If you happened to grow up in India, you would know there is no new dimension one can add to India’s landmark Cricket World Cup victory in 1983. It’s a chapter in school syllabuses, popular culture films cite the date emblematic of a period, and the players – especially Kapil Dev – are revered to godly proportions. Politics was always a brewing arena but 83 is set in what must be, perhaps, simpler days to the polarizing times we live in. From the land of yogis, Ayurveda, spices, and all things exotic (including snake charmers), the nation’s global image is tampered by extremism, and the reality is not entirely untrue. It is in the abyss that Kabir Khan tries to sprinkle a legendary story – one that transcends barriers of religion, region, caste, class, and politics.
Cricket, on this date, means more than a religion in India. The contribution of the landmark match that Khan’s film covers are possibly the first trigger that catapulted the sport to the humungous degree of popularity it enjoys today. That way, Bollywood – which is the world’s largest filmmaking industry – owed it a tribute. And 83, which stars Ranveer Singh as Kapil Dev, hits it off the park. Literally and otherwise.
The screenplay (Kabir Khan, Sanjay Puran Singh Chauhan, Vasan Bala) chooses to not waste time with context-setting. The film opens right when Team India reaches the United Kingdom with their manager (Pankaj Tripathi, who speaks in a smooth Hyderabadi accent). Lifting the classic underdog cinema stereotype, captain Kapil’s squad is mocked by everyone. He has fire in the eyes and a team that is diverse in their backgrounds yet passionate about the game.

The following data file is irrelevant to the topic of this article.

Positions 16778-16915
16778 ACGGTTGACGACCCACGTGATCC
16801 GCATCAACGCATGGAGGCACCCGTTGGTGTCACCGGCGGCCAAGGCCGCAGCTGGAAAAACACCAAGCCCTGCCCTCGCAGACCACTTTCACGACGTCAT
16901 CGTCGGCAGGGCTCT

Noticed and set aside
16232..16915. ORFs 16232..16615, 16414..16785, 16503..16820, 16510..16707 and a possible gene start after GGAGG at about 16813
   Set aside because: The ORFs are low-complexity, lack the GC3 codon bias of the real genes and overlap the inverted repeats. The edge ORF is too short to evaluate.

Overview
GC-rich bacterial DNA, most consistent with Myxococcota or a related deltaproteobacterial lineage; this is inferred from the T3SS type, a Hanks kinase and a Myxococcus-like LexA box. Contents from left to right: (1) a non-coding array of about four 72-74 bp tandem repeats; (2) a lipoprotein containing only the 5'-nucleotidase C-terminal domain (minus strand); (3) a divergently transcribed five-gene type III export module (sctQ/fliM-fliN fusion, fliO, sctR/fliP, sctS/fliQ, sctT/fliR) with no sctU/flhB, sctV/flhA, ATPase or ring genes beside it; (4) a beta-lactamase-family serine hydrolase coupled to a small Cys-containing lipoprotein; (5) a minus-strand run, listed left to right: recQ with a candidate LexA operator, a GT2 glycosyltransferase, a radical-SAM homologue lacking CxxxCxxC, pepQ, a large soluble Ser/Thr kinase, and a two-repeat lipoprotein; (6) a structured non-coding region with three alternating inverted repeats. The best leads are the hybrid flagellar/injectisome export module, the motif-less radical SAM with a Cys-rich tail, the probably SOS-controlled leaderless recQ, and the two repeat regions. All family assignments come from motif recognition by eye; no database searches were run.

If you have seen the original match or its highlight, Kabir Khan’s narrative is a linear, dramatized version of the same with interspersed bits on what happened amongst the team members and their families. The writing is so heavily broad-stroked that every move, every emotion is enunciated – be it a young fan holding a fan or some of the team’s detractors (Brijendra Kala) back in India. However, 83 is successful in lending individuality to most of the cricketers despite the limited solo frames they have. It never delves into any of their psyches – not even Kapil’s. Khan’s story has no time for overt melodrama, we are told. This is notwithstanding the fact that almost every character cries in the film, at some point.
Due to the film’s highly familiar subject, the character designs are perfunctory. All we know about Kapil Dev are three things: he is a great captain, a good husband, and a very nice man. Other characters, in comparison, get a slightly better scope. If Balwinder Sandhu’s (a flawless Ammy Virk) love life is used to give the film a plausible dramatic effect at one point, Roger Binny’s (Nishant Dahiya, impressive) breakdown upon feeling like an outsider within the team is smartly etched. Even Kapil’s wife Romi (played with immense grace by Deepika Padukone) feels a lot more grounded than the captain himself. Then again, it’s partially about the liability that the story naturally comes with. 83 is not a Kapil Dev biopic.